But Sardari didn’t stop there. Since there was no objective geneological evidence underlying the policy, all a Jew needed to be saved was an Iranian passport. Provide the illusion of citizenship and the Nazis, like the Angel of Death at passover, would simply move on.

holocaust-executionActually there was nothing ‘simple’ about it. Abdol-Hossein Sardari ran considerable personal risks, arranging Iranian passports and documents of citizenship for countless Jews. He had no authorisation from Iran to do this. Sardari was actually recalled by the Iranian government but he refused to comply. He remained in Paris, using his own considerable fortune to fund the elaborate deception and escape plan. Estimates vary but the lives he saved certainly ran well into the thousands if not the tens of thousands.

Had Sardari been discovered in his clandestine mission of mercy he would almost certainly have died. Yet his faith in Jihad, in the Islamic struggle to be righteous drove him, as it has so many others to protect the weak, the helpless and the non-combatant. Taking his inspiration from the Koran he held so dear Abdol had no option but to follow the demands of his religious conviction and risk everything in the name of peace and justice.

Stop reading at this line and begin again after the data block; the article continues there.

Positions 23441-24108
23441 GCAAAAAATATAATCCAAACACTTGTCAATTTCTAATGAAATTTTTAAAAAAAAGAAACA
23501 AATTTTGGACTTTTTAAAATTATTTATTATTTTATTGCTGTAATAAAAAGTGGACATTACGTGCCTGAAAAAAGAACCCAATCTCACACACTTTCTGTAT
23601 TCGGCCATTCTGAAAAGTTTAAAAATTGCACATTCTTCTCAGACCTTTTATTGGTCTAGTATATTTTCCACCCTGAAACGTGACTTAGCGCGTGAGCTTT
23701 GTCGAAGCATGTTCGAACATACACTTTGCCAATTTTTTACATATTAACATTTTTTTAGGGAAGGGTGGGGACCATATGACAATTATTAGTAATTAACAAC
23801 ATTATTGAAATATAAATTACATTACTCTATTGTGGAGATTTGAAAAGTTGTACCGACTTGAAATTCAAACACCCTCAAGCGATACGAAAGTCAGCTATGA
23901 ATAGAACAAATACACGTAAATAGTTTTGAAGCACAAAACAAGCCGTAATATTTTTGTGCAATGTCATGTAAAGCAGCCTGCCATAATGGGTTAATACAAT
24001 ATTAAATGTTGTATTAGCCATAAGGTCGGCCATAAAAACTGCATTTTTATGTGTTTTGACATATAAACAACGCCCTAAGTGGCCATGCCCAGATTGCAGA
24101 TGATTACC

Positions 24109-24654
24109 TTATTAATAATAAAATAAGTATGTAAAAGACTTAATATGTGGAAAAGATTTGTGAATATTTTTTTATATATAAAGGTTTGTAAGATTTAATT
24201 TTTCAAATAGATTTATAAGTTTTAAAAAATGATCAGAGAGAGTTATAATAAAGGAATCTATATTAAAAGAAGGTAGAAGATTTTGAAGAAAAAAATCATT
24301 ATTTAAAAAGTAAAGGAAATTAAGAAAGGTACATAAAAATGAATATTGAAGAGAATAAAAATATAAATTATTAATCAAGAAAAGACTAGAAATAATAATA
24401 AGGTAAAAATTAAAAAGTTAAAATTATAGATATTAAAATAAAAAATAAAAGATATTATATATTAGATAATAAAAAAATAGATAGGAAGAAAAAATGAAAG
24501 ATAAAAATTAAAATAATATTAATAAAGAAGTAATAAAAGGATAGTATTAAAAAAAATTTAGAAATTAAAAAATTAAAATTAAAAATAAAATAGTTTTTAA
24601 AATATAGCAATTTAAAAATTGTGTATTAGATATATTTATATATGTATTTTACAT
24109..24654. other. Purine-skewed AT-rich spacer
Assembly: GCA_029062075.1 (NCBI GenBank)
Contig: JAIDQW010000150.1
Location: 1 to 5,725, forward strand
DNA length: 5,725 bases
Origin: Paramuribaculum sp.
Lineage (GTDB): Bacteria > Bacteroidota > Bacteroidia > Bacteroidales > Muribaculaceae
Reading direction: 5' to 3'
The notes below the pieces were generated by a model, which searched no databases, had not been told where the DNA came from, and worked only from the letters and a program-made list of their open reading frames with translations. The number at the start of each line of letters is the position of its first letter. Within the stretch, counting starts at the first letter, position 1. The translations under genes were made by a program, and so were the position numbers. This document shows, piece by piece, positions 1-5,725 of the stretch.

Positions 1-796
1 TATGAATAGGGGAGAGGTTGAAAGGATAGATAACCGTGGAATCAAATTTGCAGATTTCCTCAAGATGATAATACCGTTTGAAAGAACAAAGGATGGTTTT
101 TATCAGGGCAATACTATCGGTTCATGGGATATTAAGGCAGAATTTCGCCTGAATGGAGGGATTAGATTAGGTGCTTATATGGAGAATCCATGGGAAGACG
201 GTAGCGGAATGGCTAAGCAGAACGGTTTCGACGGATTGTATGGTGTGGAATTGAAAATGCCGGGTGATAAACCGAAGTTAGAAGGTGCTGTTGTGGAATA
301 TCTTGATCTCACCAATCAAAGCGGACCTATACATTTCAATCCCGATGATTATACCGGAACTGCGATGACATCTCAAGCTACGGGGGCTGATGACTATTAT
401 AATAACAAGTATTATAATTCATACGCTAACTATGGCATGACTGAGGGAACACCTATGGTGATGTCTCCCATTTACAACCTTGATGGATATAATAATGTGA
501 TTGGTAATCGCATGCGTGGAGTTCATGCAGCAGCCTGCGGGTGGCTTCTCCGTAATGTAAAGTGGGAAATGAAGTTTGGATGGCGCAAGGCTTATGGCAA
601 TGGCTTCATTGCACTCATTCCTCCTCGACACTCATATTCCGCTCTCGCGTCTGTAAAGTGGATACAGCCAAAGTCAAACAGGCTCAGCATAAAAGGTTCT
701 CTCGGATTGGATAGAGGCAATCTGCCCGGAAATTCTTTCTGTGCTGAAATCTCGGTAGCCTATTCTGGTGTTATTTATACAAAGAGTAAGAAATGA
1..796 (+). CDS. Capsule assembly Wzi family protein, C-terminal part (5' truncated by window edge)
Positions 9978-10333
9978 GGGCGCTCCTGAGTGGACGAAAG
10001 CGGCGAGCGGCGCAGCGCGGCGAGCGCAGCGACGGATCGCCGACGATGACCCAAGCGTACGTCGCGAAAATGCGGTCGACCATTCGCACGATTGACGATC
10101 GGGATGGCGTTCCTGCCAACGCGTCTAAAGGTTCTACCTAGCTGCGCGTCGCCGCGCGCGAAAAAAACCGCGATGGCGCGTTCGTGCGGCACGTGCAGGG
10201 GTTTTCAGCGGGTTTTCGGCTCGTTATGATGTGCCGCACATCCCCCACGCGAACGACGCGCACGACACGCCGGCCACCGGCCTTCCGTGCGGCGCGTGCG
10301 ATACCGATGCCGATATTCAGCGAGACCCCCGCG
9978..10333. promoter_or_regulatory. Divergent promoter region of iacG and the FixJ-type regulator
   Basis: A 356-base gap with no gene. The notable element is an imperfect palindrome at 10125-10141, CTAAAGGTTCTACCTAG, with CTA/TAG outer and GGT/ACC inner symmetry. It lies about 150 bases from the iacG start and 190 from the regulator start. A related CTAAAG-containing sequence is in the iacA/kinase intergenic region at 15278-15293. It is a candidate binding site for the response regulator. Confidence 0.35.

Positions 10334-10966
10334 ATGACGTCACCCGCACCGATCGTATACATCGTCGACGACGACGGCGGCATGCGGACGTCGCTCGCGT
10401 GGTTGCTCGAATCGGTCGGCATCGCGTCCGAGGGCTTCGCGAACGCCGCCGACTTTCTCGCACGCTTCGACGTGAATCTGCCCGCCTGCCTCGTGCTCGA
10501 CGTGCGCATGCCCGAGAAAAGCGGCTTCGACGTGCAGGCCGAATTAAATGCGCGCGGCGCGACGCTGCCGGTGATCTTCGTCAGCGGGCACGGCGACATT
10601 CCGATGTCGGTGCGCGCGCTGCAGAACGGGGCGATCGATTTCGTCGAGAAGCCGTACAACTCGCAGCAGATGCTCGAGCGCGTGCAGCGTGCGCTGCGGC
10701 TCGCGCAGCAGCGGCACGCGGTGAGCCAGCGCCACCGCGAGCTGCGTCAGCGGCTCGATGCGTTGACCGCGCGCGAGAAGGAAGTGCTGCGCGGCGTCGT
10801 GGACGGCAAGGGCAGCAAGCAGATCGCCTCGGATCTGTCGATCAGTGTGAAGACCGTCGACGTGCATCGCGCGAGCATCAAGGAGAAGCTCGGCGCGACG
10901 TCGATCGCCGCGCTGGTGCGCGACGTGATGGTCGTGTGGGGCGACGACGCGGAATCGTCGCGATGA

So the next time you read about the alleged hostility of Islam, remember Abdol-Hossein Sardari and the many like him who’s personal Jihad, what Muslims know as the ‘greater’ Jihad, was to be the best, most compassionate and most honourable person he could be, even in Nazi occupied France.

When you buy your poppy this year, wear it with pride in honour of Muslim men and women like Abdol-Hossein Sardari. It’s their poppy too!


Download the full collection of today’s blog posts  EBF They fought for us

Fighting for Poland and for Britain too

My grandparents were immigrants. But just as the vast majority of modern immigrants, they were more than worthy of their place in our society.

As with most of our grandparents, they didn’t talk too much of their trials during WWII but this is their tale, as accurate as I can make it.

Dziadek (Polish for grandad) was a young man from Postawy in Eastern Poland.